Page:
Co-dependency is a behavioral condition that affects an individual’s ability to have a healthy, mutually satisfying relationship. It refers to an imbalanced relationship pattern where one person assumes responsibility for meeting another person’s needs to the exclusion of acknowledging their own needs or feelings. It is also known as “relationship addiction” because people with codependency often form or maintain relationships that are emotionally destructive and/or abusive. Co-dependent behavior is learned by watching and imitating other family members who display this type of behavior. 

Co-dependency often affects a spouse, parent, sibling, friend, or co-worker of a person suffering from alcohol or drug dependence. Originally, co-dependent was a term used to describe partners in chemical dependency, persons living with, or in a relationship with an addicted person. Similar patterns have been seen in people in relationships with chronically or mentally ill individuals. Today, however, the term has broadened to describe any co-dependent person from any dysfunctional family. Researchers also found that codependent symptoms worsened if left untreated.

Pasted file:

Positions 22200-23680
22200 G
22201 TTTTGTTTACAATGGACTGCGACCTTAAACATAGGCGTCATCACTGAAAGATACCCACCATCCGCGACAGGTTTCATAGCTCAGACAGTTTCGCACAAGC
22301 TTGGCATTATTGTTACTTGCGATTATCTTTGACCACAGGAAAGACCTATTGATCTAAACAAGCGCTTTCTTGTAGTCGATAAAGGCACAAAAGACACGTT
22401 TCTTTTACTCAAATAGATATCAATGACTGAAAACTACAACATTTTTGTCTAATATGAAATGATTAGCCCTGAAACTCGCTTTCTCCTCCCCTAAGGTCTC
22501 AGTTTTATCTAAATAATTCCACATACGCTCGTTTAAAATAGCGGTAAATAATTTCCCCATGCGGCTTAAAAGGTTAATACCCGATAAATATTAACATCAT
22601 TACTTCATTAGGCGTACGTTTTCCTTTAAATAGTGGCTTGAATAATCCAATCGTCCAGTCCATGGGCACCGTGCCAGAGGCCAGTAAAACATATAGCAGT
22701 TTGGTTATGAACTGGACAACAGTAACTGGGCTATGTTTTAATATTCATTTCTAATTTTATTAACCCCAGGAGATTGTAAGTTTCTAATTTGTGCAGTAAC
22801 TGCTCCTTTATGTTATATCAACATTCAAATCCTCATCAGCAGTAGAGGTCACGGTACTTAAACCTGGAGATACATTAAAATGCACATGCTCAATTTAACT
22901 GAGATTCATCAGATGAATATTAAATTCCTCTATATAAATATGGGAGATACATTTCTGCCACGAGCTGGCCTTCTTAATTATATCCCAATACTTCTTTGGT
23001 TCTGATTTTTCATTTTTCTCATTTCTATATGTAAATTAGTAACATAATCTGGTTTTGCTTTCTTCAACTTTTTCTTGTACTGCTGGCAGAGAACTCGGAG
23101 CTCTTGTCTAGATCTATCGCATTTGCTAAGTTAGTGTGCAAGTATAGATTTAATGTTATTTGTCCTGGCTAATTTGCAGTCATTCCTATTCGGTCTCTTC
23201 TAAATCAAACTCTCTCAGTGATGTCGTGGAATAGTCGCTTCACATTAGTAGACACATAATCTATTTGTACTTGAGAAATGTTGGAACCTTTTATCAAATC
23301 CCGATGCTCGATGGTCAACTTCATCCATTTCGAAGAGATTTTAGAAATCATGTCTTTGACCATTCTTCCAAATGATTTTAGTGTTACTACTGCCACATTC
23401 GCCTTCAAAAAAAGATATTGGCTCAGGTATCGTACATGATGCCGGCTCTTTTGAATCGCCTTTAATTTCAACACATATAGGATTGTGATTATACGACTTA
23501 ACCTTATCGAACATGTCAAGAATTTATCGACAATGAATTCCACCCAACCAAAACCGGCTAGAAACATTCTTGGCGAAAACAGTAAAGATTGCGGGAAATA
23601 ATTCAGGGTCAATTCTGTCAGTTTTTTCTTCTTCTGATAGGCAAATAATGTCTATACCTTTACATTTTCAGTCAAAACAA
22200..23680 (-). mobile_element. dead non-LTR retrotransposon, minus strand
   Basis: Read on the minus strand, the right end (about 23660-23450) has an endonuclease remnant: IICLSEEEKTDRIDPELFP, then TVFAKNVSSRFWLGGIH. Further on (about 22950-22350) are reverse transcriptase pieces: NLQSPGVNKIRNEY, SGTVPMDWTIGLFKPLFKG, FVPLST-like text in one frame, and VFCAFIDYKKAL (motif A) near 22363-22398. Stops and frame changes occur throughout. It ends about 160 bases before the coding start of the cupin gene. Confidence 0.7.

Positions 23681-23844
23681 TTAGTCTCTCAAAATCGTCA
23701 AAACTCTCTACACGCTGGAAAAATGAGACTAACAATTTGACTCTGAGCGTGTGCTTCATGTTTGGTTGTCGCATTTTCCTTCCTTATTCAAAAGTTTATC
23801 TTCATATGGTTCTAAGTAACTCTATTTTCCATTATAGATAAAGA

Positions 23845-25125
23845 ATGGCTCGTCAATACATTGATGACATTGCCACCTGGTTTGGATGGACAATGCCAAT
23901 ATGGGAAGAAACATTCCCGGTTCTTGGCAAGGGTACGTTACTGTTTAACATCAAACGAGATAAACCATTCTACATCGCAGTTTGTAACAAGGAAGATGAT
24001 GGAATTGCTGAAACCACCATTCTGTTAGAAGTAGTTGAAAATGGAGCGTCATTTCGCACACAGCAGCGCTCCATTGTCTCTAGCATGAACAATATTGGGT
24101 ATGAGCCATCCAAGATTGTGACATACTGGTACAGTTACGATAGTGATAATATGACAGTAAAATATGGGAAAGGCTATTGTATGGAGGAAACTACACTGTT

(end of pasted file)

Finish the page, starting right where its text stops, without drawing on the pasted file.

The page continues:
Dr. Robin Kroll
    Licensed Clinical Psychologist Board Certified Police and Public Safety Psychologist

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